Do you ever go offline?
Only when I’m picking up my medication or when I masturbate, but I can do that in other ways, like in my trousers.

Continue

vicemag:

There’s Still Something Mythical About Small-Town Finland 

In 1835, the Finnish linguist Elias Lönnrot published the Kalevala, a compilation of traditional epic poetry. In his home country, the Kalevala is now considered to be one of the most important works of literature of all time. I guess you could say that the Kalevala is to Finland what the Iliad is to the rest of the world.

Five photographers traveled to Kainuu in Northeast Finland, the birthplace of the Kalevala, and explored the mythology through contemporary photography. I called up one of the guys, Aapo, to chat about the project.

VICE: Hey, Aapo. Tell me why you got interested in the Kalevala.
Aapo Huhta: You know Greek mythology, right? The Kalevala is like the Finnish version. It’s a collection of stories from a long time ago. They’re like folklore stories, about the beginning of the world and major things like that. Since one man collected the stories in the Kainuu area, our project is based around that. These days, things are changing between cities and the countryside. In Helsinki we have a routine kind of life but in the countryside life is, in a way, going backwards. So we wanted to explore that while having these old stories about Finland in mind. But it’s not really documentary-based work. Part of it is about the group experience of Kainuu but at the same time everyone had the freedom to explore the place in their own way.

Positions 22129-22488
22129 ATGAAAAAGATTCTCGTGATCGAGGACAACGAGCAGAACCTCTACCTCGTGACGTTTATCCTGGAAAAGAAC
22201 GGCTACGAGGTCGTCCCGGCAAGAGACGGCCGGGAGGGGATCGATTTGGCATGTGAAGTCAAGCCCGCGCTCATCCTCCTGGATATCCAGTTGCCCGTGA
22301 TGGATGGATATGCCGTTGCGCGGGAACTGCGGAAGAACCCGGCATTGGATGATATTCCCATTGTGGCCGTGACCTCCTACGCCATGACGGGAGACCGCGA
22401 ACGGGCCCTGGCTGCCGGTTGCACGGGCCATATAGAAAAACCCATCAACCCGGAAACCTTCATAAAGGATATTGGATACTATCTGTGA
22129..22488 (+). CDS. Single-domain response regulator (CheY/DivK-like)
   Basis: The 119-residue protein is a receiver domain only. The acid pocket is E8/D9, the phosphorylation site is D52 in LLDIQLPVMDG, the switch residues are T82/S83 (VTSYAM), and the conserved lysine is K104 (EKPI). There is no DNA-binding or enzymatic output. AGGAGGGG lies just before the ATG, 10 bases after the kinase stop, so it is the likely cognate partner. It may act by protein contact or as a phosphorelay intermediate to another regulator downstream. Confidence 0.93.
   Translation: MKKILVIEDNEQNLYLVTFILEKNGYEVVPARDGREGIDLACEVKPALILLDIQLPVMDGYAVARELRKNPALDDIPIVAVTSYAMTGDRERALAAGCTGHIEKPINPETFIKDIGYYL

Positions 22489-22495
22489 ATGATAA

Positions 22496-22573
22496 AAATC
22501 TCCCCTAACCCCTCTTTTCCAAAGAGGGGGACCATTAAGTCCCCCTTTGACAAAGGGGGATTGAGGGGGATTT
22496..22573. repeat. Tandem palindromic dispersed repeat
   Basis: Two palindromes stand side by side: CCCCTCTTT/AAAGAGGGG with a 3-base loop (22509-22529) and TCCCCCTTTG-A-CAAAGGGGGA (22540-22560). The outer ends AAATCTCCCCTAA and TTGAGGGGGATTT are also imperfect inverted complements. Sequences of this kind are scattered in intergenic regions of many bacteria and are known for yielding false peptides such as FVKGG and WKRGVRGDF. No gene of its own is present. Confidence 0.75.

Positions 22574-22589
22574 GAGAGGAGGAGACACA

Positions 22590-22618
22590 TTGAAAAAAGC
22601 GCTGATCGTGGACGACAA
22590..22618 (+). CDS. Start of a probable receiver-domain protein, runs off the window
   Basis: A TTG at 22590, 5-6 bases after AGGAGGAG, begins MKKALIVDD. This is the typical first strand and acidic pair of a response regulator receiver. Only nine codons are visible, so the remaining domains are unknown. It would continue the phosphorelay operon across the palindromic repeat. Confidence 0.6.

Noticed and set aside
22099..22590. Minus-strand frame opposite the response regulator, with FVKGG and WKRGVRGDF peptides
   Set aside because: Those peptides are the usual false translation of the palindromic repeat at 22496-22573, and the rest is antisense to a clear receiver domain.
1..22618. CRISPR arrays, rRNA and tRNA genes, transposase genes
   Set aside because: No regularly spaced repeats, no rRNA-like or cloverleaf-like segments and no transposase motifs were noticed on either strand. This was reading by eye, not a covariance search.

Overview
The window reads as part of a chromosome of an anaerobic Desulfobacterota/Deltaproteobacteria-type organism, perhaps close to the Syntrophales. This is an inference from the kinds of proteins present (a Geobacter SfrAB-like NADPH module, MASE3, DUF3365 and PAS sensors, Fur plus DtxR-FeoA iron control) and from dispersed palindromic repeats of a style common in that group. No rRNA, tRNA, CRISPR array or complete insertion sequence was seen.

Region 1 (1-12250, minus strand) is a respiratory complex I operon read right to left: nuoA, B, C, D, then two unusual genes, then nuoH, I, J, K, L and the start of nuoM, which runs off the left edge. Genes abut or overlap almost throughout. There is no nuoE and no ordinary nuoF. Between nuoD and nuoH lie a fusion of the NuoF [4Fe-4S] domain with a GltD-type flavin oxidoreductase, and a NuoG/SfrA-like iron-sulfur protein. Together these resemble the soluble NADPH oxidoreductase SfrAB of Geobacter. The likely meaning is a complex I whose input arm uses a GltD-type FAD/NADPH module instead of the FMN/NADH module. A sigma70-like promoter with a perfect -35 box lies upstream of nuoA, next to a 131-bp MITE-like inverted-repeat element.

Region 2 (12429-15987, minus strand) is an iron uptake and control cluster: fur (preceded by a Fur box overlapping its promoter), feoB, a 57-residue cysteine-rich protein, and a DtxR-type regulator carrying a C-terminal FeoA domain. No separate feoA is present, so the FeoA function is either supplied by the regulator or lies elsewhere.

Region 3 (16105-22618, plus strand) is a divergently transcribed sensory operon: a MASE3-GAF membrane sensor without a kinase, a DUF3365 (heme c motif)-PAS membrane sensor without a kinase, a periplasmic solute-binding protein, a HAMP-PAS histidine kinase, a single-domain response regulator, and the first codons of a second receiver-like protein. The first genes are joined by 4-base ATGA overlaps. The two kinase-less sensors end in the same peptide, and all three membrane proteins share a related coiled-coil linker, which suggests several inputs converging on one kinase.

Photo by Maria Gallen-Kallela

Is this mythology something that Finnish kids get taught about in school?
Yes, everybody touches upon these stories at school. But generally, people aren’t very familiar with them any more. I mean, I knew about them from school and now I’ve learned more about them through this project.

What’s happening in the Kainuu region at the moment?
I think the same thing is happening in Finland as in Sweden, that people are moving away from the countryside. There aren’t that many young people living there any more. Old people are staying there but there aren’t many social services left, unfortunately.

Continue

elsebas:

Missing the Finns already!!!

l-meanwhile-in-canada:

Toronto’s last roll - Get the fuck out - part 2

come back pls

l-meanwhile-in-canada:

Toronto’s last roll - Get the fuck out - Part 1

the ocad registrar’s office and i

the ocad registrar’s office and i

(Source: fatmagic, via neepsterdoofus)

(Source: rory-williams, via deeathxgrip)

lazompire:

Day 1342
Congrats to all my OCADU peeps! Fantastical show this year! SO PROUD OF Y’ALL!
ft. raaaymond thesuperstitious chemis-tree

lazompire:

Day 1342

Congrats to all my OCADU peeps! Fantastical show this year! SO PROUD OF Y’ALL!

ft. raaaymond thesuperstitious chemis-tree